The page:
Role Of Other Illnesses In Breast Cancer Survival Rates Between Blacks And Whites
Black breast cancer patients have shorter survival than white breast cancer patients largely because of a higher rate of other disorders, such as diabetes and hypertension, according to a study in the October 12 issue of JAMA.
Eventhough breast cancer survival has improved over the last 30 years, disparities in breast cancer survival between blacks and whites have not declined and remain sizeable, according to background information in the article. The 5-year U.S. survival rates in 1995-2000 for black and white breast cancer patients were 75 percent and 89 percent, respectively. Eventhough several causes have been identified, such as advanced cancer stage, lack of access to medical care, inferior treatment, and lower socioeconomic status (SES), not all reasons for this disparity are understood.
C. Martin Tammemagi, Ph.D., of Brock University, St. Catharines, Ontario, Canada and his colleagues evaluated data from breast cancer patients to evaluate the associations between adverse comorbidities (co-existing illnesses) and racial survival disparity. A group of patients (n = 906) from the Henry Ford Health System (a large comprehensive health system in Detroit) were followed up for a median of 10 years. Patients included 264 black (29.1 percent) women and 642 white (70.9 percent) women diagnosed as having breast cancer between 1985 and 1990. Detailed comorbidity data (268 comorbidities) and study data were abstracted from various medical records, databases and registries.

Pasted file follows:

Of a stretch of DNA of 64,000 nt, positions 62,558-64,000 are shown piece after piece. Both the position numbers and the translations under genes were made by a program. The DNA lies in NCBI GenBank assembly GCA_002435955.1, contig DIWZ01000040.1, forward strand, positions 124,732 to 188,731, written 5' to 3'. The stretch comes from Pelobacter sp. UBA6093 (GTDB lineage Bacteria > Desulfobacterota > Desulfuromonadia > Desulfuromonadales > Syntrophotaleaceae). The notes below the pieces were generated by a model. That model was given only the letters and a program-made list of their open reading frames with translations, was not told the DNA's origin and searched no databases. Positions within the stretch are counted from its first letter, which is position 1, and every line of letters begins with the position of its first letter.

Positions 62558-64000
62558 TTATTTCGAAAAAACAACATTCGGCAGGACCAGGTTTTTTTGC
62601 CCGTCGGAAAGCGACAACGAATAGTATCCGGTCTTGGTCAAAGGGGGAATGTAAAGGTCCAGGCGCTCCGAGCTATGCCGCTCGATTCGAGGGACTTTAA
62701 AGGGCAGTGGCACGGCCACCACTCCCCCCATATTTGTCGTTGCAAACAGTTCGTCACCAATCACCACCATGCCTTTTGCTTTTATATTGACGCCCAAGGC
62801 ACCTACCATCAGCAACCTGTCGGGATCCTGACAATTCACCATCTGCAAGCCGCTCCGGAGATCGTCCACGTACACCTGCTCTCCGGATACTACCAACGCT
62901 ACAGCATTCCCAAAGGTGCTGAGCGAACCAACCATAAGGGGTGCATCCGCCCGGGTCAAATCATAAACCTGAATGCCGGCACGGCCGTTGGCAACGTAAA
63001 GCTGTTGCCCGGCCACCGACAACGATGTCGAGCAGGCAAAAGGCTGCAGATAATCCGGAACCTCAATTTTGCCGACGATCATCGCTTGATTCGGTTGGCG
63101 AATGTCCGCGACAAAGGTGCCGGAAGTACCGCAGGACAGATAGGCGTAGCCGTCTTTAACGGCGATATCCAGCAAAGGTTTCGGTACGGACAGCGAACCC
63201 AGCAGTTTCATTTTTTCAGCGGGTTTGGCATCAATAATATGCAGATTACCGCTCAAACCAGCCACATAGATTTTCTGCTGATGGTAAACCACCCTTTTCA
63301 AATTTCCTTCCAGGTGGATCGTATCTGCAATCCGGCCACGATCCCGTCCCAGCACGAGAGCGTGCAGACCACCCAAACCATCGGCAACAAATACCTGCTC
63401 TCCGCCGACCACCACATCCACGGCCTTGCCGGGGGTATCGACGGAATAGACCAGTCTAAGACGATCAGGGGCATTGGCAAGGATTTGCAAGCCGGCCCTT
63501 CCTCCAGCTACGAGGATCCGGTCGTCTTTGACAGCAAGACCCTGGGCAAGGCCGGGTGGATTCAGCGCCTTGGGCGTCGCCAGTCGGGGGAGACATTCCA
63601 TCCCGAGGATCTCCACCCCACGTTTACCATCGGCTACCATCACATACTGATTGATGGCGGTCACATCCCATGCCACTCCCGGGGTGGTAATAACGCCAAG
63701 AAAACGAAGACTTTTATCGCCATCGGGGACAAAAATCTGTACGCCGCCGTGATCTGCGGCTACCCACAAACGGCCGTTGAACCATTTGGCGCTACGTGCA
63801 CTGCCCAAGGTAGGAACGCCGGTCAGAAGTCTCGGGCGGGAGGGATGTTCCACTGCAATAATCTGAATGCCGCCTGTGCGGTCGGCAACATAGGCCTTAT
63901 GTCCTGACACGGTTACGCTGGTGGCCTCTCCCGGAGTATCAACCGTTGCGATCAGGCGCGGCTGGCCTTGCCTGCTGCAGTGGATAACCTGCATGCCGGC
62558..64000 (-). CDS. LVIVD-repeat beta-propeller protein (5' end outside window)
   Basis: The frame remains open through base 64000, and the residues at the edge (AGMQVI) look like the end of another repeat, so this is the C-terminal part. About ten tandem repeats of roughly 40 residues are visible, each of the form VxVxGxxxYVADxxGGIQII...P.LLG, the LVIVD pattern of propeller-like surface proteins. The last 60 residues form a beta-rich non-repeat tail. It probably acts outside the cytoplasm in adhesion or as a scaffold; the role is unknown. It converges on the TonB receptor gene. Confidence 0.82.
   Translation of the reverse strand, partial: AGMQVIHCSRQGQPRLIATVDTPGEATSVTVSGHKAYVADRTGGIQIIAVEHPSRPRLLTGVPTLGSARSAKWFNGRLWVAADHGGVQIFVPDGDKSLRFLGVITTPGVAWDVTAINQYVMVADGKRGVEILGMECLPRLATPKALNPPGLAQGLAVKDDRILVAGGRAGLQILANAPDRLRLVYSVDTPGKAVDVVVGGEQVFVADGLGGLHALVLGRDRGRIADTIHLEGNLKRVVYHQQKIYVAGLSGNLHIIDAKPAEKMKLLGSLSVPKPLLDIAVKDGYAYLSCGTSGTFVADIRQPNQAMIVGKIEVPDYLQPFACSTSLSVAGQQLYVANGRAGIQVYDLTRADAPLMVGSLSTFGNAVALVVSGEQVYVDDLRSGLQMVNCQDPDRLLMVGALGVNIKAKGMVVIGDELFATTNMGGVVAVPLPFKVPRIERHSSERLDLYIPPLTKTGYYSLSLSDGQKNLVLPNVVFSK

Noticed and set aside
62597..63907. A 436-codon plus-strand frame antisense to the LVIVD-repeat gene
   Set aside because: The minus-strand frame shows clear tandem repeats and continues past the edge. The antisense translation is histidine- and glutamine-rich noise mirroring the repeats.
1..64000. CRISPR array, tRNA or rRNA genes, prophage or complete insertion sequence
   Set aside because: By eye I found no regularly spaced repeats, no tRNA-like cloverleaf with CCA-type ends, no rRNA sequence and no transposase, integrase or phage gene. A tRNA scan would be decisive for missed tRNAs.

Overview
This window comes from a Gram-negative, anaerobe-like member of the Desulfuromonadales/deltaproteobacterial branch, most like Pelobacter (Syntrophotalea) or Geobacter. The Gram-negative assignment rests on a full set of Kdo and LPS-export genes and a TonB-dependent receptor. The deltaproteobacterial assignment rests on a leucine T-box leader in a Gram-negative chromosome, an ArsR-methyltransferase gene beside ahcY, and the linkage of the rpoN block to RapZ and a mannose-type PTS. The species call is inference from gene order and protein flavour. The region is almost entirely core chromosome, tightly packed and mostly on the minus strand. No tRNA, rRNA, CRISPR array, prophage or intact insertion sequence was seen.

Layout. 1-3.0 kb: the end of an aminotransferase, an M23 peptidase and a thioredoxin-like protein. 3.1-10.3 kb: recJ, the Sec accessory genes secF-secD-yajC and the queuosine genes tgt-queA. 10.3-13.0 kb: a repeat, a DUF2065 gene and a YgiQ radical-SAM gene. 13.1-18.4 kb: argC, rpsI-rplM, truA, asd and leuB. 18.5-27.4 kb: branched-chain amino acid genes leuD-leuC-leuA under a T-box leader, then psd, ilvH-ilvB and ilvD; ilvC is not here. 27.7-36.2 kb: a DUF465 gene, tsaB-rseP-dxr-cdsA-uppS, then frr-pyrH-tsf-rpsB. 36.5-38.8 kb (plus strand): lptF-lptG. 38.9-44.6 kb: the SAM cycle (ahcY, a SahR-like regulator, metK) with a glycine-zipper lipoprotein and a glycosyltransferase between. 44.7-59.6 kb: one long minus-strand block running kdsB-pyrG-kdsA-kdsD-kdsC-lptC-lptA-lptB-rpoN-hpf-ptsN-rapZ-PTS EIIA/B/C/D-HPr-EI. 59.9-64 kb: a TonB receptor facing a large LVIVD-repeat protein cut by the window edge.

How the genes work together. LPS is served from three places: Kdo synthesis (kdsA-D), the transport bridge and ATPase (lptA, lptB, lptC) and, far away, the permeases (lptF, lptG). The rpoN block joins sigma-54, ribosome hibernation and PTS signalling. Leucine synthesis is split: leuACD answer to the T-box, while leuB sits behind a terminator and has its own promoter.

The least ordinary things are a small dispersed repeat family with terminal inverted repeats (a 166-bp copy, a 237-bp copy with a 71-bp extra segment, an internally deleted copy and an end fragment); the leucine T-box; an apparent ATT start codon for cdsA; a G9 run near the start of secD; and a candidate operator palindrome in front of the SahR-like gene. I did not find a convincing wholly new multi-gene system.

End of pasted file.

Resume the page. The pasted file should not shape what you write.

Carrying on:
A total of 159 blacks (61.9 percent) and 317 whites (50.4 percent) died. Overall, 62.4 percent of deaths were attributed to competing causes. Proportionately more blacks than whites died of breast cancer (64 [24.9 percent] vs. 115 [18.3 percent]) and of competing causes (95 [37.0 percent] vs. 202 [32.1 percent]). Compared with whites, blacks had shorter overall survival (34 percent more likely), breast cancer-specific survival (47 percent more likely to have shorter survival), and competing-causes survival (27 percent more likely to have shorter survival). One or more comorbidities were reported in 221 blacks (86 percent) and 407 whites (65.7 percent). A total of 77 adverse comorbidities were associated with reduced survival. Comorbidity count was associated with all-cause and competing-causes survival but was not associated with recurrence/progression or breast cancer-specific survival. Comparisons of unadjusted and comorbidity-adjusted hazard ratios indicated that comorbidity explained 49.1 percent of all-cause and 76.7 percent of competing-causes survival disparity. Diabetes and hypertension were particularly important in explaining disparity.
"Our findings indicate that control of comorbidity may be an important way of improving the survival of black breast cancer patients and reducing racial disparity. That comorbidity explained more than 40 percent of the survival disparity in patients younger than 70 years indicates that effective management of comorbidity has the potential to lead to a substantial increase in person-years of life gained. Control of just 2 comorbidities, diabetes and hypertension, could have a major beneficial impact," the authors conclude.
(JAMA. 2005;294:1765-1772. Available pre-embargo to the media at www.jamamedia.org).
Editor's Note: This study was funded by a grant from the U.S. Department of Defense (U.S. Army Medical Research and Material Command).
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